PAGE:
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Created by Apple in 1993, AppleScript is a scripting language that allows for automation of scriptable Mac applications.

AppleScript is used to refer to the language, to an individual script written in the language, or to the macOS Open Scripting Architecture that powers the language.

AppleScript was primarily developed to perform inter-application communications between Apple events, but it has processing capabilities of its own, such as basic calculations and text processing. It may also be extended to allow for the use of scripting additions, adding new functions to the language.

AppleScript includes elements of natural language programming, object-oriented programming, and procedural programming, but it does not strictly conform to any of these paradigms.

The origins of AppleScript go back to the late 1980s, when Apple was considering adopting the HyperCard HyperTalk scripting language as the standard language for end-user development across the company, and within its class Mac OS, as well as for interprocess communications between Apple products and third-party products used in Macs. Apple developers decided, instead, that a similar, but more object-oriented scripting language could be designed to be used with any Mac application. Thus, AppleScript was created as a spinoff of research designed to modernize the Macintosh as a whole, and it became part of System 7.1.1, also known as System 7 Pro.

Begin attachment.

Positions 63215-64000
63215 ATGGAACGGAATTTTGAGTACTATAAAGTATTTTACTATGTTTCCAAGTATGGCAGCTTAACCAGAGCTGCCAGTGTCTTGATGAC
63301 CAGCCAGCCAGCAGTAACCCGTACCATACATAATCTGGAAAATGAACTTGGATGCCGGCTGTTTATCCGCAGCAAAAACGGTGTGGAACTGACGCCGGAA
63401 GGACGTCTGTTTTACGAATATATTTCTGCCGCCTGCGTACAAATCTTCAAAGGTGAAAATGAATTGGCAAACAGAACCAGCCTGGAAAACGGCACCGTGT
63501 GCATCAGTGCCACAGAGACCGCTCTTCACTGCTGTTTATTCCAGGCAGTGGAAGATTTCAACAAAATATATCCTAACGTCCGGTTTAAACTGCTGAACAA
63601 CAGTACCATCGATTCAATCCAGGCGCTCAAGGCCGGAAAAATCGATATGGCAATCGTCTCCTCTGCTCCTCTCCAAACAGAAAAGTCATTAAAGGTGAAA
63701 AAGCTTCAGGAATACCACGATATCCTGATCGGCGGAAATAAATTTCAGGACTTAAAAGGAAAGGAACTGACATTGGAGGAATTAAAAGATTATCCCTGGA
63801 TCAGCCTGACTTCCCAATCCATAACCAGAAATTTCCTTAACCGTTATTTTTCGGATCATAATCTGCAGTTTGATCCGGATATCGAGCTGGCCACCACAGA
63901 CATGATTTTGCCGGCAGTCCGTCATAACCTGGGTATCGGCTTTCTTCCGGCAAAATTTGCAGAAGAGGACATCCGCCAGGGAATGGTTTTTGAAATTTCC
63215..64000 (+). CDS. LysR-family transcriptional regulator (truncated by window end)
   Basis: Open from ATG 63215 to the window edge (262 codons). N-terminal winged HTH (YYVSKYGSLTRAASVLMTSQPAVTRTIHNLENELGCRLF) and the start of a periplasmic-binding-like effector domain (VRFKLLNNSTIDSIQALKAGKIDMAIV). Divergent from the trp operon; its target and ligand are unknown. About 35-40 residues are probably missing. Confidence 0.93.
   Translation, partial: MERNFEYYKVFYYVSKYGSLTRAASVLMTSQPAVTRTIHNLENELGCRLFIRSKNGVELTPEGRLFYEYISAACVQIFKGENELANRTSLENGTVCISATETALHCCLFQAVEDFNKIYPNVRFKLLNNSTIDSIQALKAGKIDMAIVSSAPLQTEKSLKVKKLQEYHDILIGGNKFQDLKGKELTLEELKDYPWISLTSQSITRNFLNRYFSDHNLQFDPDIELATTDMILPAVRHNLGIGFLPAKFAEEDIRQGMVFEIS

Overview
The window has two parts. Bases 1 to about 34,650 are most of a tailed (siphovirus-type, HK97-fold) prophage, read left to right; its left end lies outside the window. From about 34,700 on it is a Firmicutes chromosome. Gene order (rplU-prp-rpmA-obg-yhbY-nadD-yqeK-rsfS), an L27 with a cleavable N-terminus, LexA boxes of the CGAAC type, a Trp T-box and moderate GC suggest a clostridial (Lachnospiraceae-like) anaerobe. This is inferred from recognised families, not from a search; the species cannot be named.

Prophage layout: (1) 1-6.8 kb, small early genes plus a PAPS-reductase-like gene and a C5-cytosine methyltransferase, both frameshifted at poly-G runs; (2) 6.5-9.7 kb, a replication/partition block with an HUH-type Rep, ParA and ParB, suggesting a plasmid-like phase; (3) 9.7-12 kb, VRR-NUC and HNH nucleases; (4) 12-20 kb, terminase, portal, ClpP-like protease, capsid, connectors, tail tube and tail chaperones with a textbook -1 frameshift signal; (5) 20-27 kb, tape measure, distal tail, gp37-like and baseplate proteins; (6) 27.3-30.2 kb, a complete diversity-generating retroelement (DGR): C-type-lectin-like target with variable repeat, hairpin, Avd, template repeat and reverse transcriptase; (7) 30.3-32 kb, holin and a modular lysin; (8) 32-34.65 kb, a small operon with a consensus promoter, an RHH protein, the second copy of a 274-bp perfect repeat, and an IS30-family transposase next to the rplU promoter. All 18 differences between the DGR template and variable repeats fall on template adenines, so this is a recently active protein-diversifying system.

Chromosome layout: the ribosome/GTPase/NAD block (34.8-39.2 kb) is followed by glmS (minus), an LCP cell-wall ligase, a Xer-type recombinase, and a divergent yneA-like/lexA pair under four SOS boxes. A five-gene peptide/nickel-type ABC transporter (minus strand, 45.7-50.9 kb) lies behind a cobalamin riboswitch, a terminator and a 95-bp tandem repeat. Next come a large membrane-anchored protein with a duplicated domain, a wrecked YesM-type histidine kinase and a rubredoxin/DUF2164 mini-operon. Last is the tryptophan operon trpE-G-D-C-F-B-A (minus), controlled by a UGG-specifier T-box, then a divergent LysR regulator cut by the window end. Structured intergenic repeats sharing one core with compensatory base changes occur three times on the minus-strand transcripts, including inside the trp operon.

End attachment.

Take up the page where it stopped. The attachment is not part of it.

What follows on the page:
There was a question of its continuance in the next generation of Apple operating systems, Mac OS X, around 2002. Cocoa applications allowed developers to implement scriptability for their apps with less effort. However, the shift to Unix underpinnings in Mac OS X, and AppleScript's ability to directly run Unix commands, allowed to have greater control over the operating system itself. AppleScript Studio, released with Mac OS X 10.2, allowed users to build Cocoa applications using AppleScript.

It is currently included in all versions of macOS. AppleScript Editor, often known simply as Script Editor, allows for the recording of user actions, for recordable apps. Recorded actions are then converted to the equivalent AppleScript commands and output to the Script Editor window, where it can be saved and re-run to duplicate the original actions. Script Editor can write in both AppleScript and JavaScript.

A third-party tool, known as Script Debugger, is a commercial IDE for AppleScript, providing for a more advanced AppleScript environment that allows the script writer to debug AppleScripts.

Smile and SmileLab are another third-party IDE for AppleScript, Smile being free, while SmileLab is a commercial product.

AppleScript is the focal point of topics found in this category. Appropriate resources include the Apple product itself, any third-party IDEs, editors, or other tools, as well as user groups, forums, tutorials, or guides.



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